|Spiral cleavage in Trochus|
The Spiralia are a morphologically diverse clade of protostome animals, including within their number the molluscs, annelids, platyhelminths and other taxa. The Spiralian clade of animals are more commonly referred to as the Lophotrochozoa, although whether these two terms are equivalent is debated, as noted further below. More uncontroversially, the term Spiralia is applied to those phyla that exhibit canonical spiralian cleavage.
Distribution of spiralian development across phylogeny
Members of the molluscs, annelids, platyhelminths and nemerteans have all been shown to exhibit spiral cleavage in its classical form. Other Lophotrochozoan phyla (rotifers, brachiopods, phoronids, gastrotrichs, and bryozoans) are also said to display a derived form of spiral cleavage in at least a portion of their constituent species, although evidence for this is sparse.
Equivalency of Lophotrochozoa and Spiralia
Previously, spiral cleavage was thought to be unique to the Spiralia in the strictest sense—animals such as molluscs and annelids which exhibit classical spiral cleavage. The presence of spiral cleavage in animals such as platyhelminths could be difficult to correlate with some phylogenies.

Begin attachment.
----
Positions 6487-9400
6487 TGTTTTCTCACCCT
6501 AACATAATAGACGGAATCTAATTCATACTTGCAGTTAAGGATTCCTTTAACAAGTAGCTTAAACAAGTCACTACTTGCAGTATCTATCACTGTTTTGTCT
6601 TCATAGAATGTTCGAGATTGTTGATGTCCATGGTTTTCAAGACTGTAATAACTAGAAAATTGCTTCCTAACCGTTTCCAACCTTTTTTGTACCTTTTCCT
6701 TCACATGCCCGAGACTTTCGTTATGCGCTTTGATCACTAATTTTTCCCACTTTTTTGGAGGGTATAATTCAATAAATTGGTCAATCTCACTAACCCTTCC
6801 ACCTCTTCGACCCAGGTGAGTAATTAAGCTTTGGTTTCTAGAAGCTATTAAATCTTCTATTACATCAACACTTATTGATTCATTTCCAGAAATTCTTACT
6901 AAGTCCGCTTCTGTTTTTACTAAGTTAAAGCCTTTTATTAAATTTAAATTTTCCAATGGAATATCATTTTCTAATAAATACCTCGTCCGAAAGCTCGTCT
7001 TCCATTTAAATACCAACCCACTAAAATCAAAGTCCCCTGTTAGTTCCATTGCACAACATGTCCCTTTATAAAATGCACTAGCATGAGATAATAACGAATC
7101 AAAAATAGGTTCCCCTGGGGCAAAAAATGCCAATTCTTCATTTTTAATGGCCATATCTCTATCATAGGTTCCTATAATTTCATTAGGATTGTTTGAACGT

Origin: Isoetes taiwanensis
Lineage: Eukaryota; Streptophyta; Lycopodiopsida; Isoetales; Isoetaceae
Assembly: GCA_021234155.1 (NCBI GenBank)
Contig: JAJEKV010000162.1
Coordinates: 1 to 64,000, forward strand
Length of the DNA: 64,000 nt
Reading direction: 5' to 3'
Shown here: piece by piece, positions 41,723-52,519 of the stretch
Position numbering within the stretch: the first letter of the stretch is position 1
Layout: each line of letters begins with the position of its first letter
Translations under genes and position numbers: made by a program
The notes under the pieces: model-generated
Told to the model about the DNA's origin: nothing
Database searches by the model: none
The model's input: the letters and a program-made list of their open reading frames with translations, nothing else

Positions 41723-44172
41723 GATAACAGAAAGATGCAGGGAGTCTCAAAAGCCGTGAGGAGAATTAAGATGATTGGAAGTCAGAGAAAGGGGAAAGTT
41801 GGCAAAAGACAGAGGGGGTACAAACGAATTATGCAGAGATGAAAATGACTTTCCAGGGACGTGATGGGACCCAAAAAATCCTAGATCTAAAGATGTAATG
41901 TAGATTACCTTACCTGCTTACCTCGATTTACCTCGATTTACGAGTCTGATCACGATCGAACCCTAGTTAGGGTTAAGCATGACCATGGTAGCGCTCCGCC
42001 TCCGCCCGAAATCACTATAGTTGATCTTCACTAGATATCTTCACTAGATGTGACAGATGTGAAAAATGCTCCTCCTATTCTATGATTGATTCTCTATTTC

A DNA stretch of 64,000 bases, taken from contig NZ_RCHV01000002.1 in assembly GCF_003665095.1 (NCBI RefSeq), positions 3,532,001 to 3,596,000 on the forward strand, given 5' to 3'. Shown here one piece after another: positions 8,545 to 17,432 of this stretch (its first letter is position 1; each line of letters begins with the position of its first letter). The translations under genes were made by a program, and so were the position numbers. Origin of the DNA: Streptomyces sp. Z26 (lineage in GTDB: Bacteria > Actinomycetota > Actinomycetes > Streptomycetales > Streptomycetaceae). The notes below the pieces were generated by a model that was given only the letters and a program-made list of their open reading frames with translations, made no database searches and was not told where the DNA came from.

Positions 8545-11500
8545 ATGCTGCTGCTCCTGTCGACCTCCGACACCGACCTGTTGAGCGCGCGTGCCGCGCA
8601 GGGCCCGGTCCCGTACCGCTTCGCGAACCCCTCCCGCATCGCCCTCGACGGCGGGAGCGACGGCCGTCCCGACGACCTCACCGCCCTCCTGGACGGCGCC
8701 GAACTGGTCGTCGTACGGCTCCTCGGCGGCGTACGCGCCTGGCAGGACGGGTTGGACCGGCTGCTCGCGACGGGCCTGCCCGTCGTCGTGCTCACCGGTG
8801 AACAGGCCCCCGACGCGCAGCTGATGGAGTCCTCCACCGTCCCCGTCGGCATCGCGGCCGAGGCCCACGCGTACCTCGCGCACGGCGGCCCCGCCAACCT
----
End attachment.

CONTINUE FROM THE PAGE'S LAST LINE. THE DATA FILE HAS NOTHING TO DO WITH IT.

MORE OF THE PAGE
With this new understanding of animal phylogeny, the presence of spiral cleavage in polyclad platyhelminths, as well as the more traditional Spiralia, has led to the hypothesis that spiral cleavage was present ancestrally across the Lophotrochozoa as a whole. As a consequence of this hypothesis, Spiralia is occasionally used as a synonym for Lophotrochozoa, although the veracity of this statement is not established.
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